A 17-year-old creates an ultra-efficient and cost-effective anti-poaching device to protect elephants

A 17-year-old creates an ultra-efficient and cost-effective anti-poaching device to protect elephants

A 17-year-old creates an ultra-efficient and cost-effective anti-poaching device to protect elephants

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An iPhone, a drone and a modest thermal imaging camera… It didn’t take longer for 17-year-old Anika Puri to create an anti-poaching system four times more effective than those currently used to protect elephants.

The idea came to the girl four years ago, explains al Smithsonian magazine. Visiting India with her family, she was surprised to see so many ivory items still on sale in the markets, even though the elephant hunting ban had been in place for many years. Indeed, elephant populations continue to decline around the world. Between 2002 and 2011, the African forest elephant population, for example, decreased by 62%. In 2013 it represented only 10% of its potential, despite the protection allegedly in place since the 1990s.

Monitoring systems are already in place. However, as he discovers, these are often visual recognition based surveillance systems. They are too ineffective, as well as being extremely expensive. In fact, the type of thermal imaging cameras used can cost up to nearly $ 10,000, says the foundation’s website that awarded it.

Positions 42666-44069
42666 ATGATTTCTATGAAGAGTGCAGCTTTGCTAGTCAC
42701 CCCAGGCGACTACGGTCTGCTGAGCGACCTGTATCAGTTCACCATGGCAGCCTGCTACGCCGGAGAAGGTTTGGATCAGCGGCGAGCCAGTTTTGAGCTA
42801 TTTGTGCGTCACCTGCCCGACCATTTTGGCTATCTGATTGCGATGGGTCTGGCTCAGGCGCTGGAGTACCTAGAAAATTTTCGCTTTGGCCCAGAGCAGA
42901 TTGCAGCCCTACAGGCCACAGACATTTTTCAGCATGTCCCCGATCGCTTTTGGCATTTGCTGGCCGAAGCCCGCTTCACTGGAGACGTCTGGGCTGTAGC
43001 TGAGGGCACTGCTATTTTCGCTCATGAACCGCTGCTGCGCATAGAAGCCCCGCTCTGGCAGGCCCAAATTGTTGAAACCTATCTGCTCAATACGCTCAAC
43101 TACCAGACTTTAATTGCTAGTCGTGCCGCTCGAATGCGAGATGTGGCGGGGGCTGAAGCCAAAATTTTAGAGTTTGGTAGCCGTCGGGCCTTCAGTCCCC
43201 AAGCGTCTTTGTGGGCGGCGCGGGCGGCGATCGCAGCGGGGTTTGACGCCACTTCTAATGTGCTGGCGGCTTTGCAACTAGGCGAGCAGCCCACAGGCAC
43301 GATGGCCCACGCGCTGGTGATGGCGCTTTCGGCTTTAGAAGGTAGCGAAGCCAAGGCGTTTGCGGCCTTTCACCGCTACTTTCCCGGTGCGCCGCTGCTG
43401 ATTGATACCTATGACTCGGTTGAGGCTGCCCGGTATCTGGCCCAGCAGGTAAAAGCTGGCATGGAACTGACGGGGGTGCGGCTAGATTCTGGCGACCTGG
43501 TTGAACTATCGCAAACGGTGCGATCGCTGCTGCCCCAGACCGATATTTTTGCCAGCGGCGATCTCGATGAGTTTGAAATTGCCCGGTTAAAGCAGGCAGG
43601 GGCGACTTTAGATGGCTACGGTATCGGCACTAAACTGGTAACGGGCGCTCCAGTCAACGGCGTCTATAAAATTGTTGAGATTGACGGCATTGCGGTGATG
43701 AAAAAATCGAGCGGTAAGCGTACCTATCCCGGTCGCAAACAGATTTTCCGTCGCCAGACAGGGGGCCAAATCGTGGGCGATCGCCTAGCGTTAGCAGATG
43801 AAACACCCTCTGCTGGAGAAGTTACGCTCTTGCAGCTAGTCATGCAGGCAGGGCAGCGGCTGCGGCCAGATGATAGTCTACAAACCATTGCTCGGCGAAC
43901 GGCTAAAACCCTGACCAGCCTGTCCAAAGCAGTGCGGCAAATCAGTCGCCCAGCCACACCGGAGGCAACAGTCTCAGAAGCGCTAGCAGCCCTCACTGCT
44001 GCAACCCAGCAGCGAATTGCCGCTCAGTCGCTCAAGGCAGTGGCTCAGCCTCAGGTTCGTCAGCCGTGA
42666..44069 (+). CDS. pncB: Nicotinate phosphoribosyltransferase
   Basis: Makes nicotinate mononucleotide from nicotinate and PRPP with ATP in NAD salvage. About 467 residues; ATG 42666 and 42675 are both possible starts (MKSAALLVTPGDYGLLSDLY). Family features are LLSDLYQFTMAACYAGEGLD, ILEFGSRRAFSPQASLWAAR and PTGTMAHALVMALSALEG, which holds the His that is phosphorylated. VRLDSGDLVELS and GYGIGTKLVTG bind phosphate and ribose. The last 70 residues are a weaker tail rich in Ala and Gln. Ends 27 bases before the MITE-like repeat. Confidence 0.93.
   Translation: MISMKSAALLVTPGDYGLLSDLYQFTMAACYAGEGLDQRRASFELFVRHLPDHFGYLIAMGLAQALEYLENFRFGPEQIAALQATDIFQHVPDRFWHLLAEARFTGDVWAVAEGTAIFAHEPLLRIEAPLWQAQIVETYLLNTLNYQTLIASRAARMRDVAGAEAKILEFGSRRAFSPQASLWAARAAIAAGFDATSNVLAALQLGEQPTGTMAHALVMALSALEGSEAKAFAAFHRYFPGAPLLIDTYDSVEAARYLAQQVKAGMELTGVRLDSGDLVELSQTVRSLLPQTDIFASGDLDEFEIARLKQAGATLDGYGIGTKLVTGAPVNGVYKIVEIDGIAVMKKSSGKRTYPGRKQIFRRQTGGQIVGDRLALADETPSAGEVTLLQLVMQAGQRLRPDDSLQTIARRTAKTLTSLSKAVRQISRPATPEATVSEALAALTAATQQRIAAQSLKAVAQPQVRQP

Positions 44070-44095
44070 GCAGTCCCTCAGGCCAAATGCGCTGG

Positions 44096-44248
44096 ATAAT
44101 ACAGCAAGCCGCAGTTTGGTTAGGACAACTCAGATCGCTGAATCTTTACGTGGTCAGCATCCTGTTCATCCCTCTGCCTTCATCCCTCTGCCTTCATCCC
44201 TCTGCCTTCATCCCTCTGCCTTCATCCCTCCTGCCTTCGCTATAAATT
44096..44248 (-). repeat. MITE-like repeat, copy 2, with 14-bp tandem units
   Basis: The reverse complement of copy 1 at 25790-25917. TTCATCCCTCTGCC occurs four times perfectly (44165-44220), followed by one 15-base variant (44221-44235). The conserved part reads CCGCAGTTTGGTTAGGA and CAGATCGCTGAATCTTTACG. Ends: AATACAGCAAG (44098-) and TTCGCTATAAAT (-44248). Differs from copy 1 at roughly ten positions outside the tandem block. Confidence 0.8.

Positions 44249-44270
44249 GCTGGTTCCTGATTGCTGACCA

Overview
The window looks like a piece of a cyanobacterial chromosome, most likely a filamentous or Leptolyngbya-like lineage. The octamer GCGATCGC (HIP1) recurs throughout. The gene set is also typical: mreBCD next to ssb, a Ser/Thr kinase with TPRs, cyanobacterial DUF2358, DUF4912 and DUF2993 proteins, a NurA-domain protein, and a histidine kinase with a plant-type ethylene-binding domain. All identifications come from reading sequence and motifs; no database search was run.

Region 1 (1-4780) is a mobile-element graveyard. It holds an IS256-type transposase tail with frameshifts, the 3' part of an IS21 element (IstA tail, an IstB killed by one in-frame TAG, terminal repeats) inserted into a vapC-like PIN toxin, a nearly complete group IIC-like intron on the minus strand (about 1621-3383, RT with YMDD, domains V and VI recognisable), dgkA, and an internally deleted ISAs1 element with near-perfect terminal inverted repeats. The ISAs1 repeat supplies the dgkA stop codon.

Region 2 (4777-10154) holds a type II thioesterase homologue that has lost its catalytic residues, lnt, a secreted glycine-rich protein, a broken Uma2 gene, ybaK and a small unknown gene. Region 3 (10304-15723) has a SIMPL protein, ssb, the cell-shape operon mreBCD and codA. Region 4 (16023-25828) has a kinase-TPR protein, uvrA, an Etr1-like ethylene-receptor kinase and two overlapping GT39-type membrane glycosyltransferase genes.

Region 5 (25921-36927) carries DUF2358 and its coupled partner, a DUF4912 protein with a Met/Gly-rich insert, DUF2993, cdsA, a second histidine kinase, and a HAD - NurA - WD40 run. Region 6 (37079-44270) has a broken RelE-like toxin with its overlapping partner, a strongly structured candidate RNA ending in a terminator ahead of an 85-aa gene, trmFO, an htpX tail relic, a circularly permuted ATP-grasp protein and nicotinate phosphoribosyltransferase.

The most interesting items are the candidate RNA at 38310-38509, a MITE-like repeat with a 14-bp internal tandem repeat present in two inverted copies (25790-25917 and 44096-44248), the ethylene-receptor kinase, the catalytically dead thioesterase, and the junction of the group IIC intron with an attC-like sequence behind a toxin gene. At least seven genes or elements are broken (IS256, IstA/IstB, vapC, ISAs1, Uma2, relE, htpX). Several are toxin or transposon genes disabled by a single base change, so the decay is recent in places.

Anuka Puri then decides to roll up her sleeves. She is passionate about the possibilities offered by the field of artificial intelligence, she uses her knowledge on the subject. In particular, she uses machine learning. It is a technology that allows a program to “learn” by feeding on data, in order to then be able, for example, to analyze situations on its own.

She has managed to create a system that uses fairly simple tools: an iPhone and a relatively inexpensive thermal imaging camera, all connected to a drone. According to her, the system could cost around € 300. All the interest of the project therefore lies not in the physical structure itself, but much more in the software that she has developed with care. Instead of relying on a visual analysis of the filmed species, she focused instead on the movements of elephants and humans. ” I realized that we could take advantage of this disparity between these two movement patterns to increase accuracy in detecting potential poachers. “He explains to Smithsonian Magazine.

Analyze the movements of elephants and humans

During a conference on artificial intelligence, he meets Elizabeth Bondi-Kelly, a computer scientist at Harvard. The latter is working on a wildlife conservation project using drones and machine learning. She then became his mentor for this project and allowed him to use a database collected in the field: the “Benchmarking IR Dataset for Surveillance with Aerial Intelligence” (BIRDSAI).

Using a machine learning algorithm, he created a model that can determine whether the movements are made by elephants or humans, based on speed, group size and many other things. He used 372 datasets, including 300 elephant movements and 72 human movements. The remaining 144 were used to test her model with data she had never seen before. Her software then showed 90% accuracy in detecting humans. A method therefore four times more effective, she says, than those already in place.

His invention, called ElSa, for Elephant Savior, earned him an award, particularly for his clear explanation of the project: the Peggy Scripps Award for Science Communication. He also won a prestigious award in the earth and environmental sciences category of the competition. The girl is not going to stop on such a good road. In the future, she wants to continue to test the effectiveness of her project and implement it on the ground in Africa. She also aims to extend it to other endangered species, such as rhinos. She also plans: the optimization of the flight paths of drones, which have a limited autonomy.

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